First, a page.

heat driven ammonia absorption refrigeration plants
BL Thermodynamics provides turnkey ammonia absorption refrigeration systems. We design our products adapted to your own requirements like required cooling capacity and temperature, available heat to re-use, available space for implementation, etc.
At the end of the 19th century most refrigeration equipment was based on the absorption principle. This technology did not need electrical energy, its main driving energy heat source came from a steam boiler or a burner.
Later in the 1950s, due to low energy prices the hermetic compressors came on the market and the absorption technology was moved into the background. It remained used only in a few niche areas where its high reliability and ability to cool down to extremely low temperature was an advantage.
At the end of the last century, after the first energy crisis, absorption technology has again attracted attention, as it can be powered by residual heat, thus reducing primary energy consumption.
Nowadays thermodynamic processes of absorption combined with modern control techniques result in high-efficient plants. They are the most environmental friendly and energy-saving form of refrigeration through the use of the natural refrigerant ammonia and the drive with residual heat.
Refrigeration means to extract heat. A refrigeration system extracts heat at low temperatures and rejects it to the higher ambient temperature.
This is done by the help of a working fluid called the refrigerant. This fluid evaporates at a low pressure and temperature and extracts the heat from the medium that have to be cooled. Later on, the vaporized refrigerant has to be liquified again, this is done by increasing the pressure high enough to be able to condensate at ambient temperature.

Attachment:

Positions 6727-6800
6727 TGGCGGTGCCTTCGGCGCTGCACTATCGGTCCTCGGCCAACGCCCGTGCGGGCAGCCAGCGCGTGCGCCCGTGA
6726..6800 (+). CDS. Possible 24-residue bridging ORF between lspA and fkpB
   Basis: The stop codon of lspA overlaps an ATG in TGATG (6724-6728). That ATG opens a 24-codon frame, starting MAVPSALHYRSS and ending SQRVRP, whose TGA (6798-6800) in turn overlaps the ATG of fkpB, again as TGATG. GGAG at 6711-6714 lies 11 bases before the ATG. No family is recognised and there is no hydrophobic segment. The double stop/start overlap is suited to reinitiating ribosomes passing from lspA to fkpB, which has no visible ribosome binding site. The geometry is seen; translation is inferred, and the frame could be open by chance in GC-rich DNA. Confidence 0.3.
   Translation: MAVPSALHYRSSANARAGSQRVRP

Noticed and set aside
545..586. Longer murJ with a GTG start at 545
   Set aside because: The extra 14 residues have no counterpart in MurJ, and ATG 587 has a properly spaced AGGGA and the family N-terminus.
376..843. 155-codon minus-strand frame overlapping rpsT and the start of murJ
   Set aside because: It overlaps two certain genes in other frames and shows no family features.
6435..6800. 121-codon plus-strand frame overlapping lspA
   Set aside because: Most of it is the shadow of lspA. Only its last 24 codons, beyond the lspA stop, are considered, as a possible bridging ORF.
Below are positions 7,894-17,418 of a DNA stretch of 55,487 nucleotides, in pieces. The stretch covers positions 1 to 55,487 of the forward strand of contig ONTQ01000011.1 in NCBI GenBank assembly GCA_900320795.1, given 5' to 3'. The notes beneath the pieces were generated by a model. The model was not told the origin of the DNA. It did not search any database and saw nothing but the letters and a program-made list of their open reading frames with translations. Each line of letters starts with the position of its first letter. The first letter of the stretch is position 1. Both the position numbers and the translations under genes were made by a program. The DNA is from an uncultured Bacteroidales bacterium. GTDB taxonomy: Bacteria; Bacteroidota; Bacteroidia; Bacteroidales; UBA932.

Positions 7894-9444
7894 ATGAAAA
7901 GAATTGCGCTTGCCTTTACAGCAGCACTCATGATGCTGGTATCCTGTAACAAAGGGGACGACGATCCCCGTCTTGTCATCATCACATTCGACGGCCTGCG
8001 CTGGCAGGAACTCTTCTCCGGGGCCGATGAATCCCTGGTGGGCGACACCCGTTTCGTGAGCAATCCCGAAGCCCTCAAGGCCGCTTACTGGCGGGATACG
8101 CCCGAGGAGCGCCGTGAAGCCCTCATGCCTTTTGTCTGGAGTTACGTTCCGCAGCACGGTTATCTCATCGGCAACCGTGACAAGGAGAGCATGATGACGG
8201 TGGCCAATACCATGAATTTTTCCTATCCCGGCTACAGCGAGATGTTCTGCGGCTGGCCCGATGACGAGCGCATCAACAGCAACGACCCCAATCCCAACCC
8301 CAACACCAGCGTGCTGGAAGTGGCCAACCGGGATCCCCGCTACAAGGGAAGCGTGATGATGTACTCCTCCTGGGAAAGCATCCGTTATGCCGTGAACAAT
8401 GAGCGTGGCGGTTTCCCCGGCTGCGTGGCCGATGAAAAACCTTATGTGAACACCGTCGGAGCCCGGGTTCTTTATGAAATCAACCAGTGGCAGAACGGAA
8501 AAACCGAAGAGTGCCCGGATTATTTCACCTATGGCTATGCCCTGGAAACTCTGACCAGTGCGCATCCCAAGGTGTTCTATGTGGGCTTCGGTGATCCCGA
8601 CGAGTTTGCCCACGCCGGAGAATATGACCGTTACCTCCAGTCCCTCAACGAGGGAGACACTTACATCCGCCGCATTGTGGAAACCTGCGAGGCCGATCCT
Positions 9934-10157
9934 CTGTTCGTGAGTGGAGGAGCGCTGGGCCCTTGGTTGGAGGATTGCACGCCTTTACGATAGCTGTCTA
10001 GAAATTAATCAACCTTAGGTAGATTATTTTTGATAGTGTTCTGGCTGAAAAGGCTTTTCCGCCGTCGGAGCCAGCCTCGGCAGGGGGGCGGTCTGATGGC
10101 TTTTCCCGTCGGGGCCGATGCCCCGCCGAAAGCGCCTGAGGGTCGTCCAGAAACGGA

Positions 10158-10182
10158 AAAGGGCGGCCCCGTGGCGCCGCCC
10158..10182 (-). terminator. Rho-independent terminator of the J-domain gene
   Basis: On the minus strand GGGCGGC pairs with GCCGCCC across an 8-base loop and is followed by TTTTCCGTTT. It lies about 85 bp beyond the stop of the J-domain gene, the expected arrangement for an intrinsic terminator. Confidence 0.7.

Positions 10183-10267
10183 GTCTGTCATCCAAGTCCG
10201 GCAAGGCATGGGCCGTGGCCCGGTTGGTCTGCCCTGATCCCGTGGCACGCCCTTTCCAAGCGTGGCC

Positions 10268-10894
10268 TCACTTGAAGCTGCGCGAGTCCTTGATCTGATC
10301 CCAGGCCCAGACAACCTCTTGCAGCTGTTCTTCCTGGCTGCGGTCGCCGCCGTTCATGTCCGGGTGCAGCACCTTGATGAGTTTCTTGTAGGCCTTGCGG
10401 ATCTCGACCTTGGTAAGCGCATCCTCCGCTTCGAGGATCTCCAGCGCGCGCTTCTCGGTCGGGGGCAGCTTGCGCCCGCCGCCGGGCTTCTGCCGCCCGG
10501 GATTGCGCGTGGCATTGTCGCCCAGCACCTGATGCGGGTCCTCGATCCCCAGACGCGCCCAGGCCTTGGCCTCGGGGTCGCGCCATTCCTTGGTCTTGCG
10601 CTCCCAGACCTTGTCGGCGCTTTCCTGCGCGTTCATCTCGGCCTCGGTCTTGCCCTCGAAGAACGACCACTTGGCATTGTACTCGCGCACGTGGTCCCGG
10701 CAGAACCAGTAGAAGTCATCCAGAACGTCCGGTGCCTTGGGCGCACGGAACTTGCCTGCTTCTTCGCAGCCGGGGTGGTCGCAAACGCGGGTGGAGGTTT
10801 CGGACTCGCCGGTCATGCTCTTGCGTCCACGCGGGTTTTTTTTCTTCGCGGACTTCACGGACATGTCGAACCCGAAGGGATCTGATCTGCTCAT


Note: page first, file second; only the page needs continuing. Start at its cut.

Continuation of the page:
The increase of pressure is done by a compressor which needs mechanical energy to be driven. This driving energy is normally electricity but it could also be mechanical energy from an engine or a turbine.
On an absorption refrigeration plant the mechanical compressor is substituted by a liquid solution circuit.
An additional fluid is needed to absorb the refrigerant gas coming from the evaporator. Using ammonia as refrigerant the best absorbent is water. This water will be enriched with ammonia and is pumped to the desorber or boiler, where a heat source is used to separate ammonia and water by evaporation. As in conventional refrigeration systems the high pressure refrigerant gas is liquified and sent to the evaporator.
In this way thermal energy can be used to create refrigeration.
Using ammonia absorption refrigeration systems presents many advantages: